Debian 7.0.0 on HP ML 350 G5 server

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Occasional Collector

Debian 7.0.0 on HP ML 350 G5 server

I recently acquired a used HP ProLiant ML 350 G5 system. I'm totally new to server hardwares.

Here are a few questions.

1. How do I make use of smart array hardware? It currently have 6 x 36 GB SAS drives and 2 x 72 GB SAS drives. If I were to use RAID array, do I use LVM option on Debian 7 installer rather than whole drive option which shows I have 8 separate drives?


2. If I were to use RAID, what is the best RAID setup to use for a web server which I plan to test various web sites with database backend? Space is not my most concern since it will only be test server and not actual production server.

3. How do I connect to iLO? Does a NIC cable need to connect to a switch and then access it via that way?



Honored Contributor

Re: Debian 7.0.0 on HP ML 350 G5 server

1.) You probably should configure the SmartArray (press F8 at boot when you see the SmartArray start-up message) to give you a suitable RAID set. Whether you use LVM or not is your choice - but in server use, I strongly recommend using it.

Once the array is configured, the OS installer should show you only the RAID sets you configure at the SmartArray level, not the actual individual disk drives.


2.) The ML350 G5 has a SmartArray E200i controller, which supports RAID 5 only if you have the optional Battery-Backed Write Cache module installed.


Normally I would avoid using dissimilar disks in the same RAID set, so I would configure the 2x 72 GB drives as a RAID1 set, and the 6x 36 GB as a single RAID5 set if space is the primary requirement. This would give you a total of 72 GB (RAID1) + 180 GB (RAID5) of storage.


After configuring the RAID at the SmartArray level, you should see two disks: /dev/cciss/c0d0 and /dev/cciss/c0d1.

Because of BIOS restrictions, you need at least one traditional PC-style partition: /boot. The rest can be LVM-based.

A nice size for /boot is something between 100 - 500 MB: more than 500 MB is overkill for /boot.

When you partition e.g. /dev/cciss/c0d0, the partitions will be named /dev/cciss/c0d0p1 for the first partition (typically /boot), /dev/cciss/c0d0p2 for the second partition, etc.


If you follow my recommendation, your partitioning can be as follows:

  • /dev/cciss/c0d0p1 = /boot
  • /dev/cciss/c0d0p2 = LVM physical volume
  • /dev/cciss/c0d1 = entire RAID set as a single LVM physical volume.

With LVM, you can join the LVM physical volumes together as a single volume group, which you can then allocate into one or more LVM logical volumes without restrictions. A single logical volume can span multiple physical volumes, but all those physical volumes must belong to the same volume group.


The really cool thing about LVM is that you can extend logical volumes while they're mounted and in use, as long as you still have unallocated space in your volume group - and if you get more disks later, you can add them as extra physical volumes into the same volume group and then keep expanding your LVs as needed, all without neither unmounting filesystems nor rebooting.

3.) When the system is booting, you can press F8 when iLO is showing its initialization message, to access the iLO configuration menu. From there, you can set up iLO usernames & passwords, and configure iLO IP address or set iLO to use DHCP. Once you've done that, you can plug in a network cable to the iLO network interface and access the iLO with a web browser. From the web GUI, you can then enable telnet and possibly SSH access to iLO, if you want.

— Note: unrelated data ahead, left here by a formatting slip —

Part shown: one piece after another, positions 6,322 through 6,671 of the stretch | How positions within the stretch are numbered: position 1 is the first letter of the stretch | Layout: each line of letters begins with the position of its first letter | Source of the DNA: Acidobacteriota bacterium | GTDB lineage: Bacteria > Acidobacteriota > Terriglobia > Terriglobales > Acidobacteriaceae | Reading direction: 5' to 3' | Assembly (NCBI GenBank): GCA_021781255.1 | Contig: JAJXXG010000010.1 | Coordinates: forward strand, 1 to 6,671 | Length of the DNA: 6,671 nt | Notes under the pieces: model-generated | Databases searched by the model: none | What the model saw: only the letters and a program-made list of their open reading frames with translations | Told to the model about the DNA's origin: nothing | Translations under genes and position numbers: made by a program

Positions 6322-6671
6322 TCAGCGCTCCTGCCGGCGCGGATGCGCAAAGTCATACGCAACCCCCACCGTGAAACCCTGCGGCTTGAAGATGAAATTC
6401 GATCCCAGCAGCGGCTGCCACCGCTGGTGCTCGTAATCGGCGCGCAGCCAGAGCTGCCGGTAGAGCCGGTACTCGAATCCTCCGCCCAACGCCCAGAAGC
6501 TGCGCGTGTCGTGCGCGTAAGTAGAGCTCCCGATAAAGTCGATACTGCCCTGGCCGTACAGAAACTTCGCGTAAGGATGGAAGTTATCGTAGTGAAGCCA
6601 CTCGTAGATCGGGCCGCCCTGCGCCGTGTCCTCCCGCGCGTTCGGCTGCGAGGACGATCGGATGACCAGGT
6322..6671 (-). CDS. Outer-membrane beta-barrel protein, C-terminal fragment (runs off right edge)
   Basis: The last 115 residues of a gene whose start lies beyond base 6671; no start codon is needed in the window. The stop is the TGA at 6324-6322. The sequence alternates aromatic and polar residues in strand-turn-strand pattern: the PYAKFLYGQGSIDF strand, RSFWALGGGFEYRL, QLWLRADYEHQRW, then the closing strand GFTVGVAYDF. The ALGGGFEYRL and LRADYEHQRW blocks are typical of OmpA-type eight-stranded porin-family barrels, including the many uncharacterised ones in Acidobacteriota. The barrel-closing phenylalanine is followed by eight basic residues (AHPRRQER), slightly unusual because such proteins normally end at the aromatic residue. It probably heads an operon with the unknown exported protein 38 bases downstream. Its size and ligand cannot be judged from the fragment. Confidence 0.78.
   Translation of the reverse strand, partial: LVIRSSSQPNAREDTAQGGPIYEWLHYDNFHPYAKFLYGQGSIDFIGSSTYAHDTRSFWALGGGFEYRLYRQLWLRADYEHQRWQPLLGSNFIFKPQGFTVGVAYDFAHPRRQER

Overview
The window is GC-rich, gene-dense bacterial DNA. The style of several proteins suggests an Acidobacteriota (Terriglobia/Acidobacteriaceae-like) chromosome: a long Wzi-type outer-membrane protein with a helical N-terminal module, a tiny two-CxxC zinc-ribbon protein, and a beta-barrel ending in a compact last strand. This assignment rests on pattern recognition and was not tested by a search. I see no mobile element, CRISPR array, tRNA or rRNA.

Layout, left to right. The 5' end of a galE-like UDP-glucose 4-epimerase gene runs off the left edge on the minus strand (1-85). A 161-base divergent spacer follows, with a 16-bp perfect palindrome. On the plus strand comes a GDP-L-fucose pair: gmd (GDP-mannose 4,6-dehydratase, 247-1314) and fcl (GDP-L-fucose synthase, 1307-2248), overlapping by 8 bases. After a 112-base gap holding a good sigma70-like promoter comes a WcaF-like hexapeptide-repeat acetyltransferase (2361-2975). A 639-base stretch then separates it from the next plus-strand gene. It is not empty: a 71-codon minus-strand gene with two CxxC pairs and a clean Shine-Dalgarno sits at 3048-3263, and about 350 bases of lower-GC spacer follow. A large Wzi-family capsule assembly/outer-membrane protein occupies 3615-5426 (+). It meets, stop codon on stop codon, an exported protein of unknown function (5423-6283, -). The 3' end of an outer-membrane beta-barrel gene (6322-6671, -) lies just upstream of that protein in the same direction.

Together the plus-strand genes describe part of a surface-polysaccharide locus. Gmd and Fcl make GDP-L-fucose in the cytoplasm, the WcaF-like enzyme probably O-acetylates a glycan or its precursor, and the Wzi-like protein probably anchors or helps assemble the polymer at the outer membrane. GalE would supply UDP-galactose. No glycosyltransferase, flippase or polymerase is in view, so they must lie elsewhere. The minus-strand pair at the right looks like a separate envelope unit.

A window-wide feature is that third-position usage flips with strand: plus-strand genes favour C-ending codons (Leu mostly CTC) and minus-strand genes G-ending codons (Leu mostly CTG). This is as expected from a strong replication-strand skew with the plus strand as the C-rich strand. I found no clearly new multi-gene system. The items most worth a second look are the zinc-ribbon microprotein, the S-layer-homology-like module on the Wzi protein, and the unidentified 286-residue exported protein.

SSH access may require a iLO Advanced license; the Licensing page of the web GUI will tell you whether the Advanced license is already installed or not.


Through the web GUI, you can find Java and ActiveX-based varieties of a remote console. Since the remote console apparently works by converting the ASCII characters you type into your browser back to keyboard scan-codes and feeding them into the PS2 keyboard controller, you must make sure that the keyboard layout selections on the web console and the server OS are in agreement, otherwise the conversion to scan-codes will fail and your keyboard layout may seem rather strange.


For SSH/telnet access, you might want to set up an "agetty" process for the iLO virtual serial port in the Linux OS. This bypasses the scan-code conversion issues, and actually feels snappier to use than the iLO remote console functionality. (For some iLO versions without the iLO Advanced license, the virtual serial port access is the only way to access Linux console with SSH or telnet).



Occasional Collector

Re: Debian 7.0.0 on HP ML 350 G5 server

Wow .. you know, I wasn't expecting that much of a complete reply in as short time. I can't thank you enough for your complete and detailed reply. Thank you !!!! . Continue on to learn more. Thanks again.
Occasional Collector

Re: Debian 7.0.0 on HP ML 350 G5 server


2.) The ML350 G5 has a SmartArray E200i controller, which supports RAID 5 only if you have the optional Battery-Backed Write Cache module installed.



I was just wonder what's that thing with a battery on the card is being used for and was going to investigate it later. Thanks for answering that too.


I DO have that modules in the system. Right now, the physical HDDs are grouped in this order in the slots from left to right.


1. 36 GB

2. 72 GB

3. 36

4. 36

5. 36

6. 72

7. 36

8. 36


So, is the physical drive order have to be changed if I'm to follow your recommended drive scheme? I'm heavily leaning to that option.


Should I put two 72s in the first two slots, set them as RAID 1 and put /boot and / in there?

And then put the rest of the 6 x 36es together and set them RAID 5 and put /var since this server will mainly be web server with MySQL on it, most of the data will go to /var , right?


Thanks for your time and patiently answering my questions.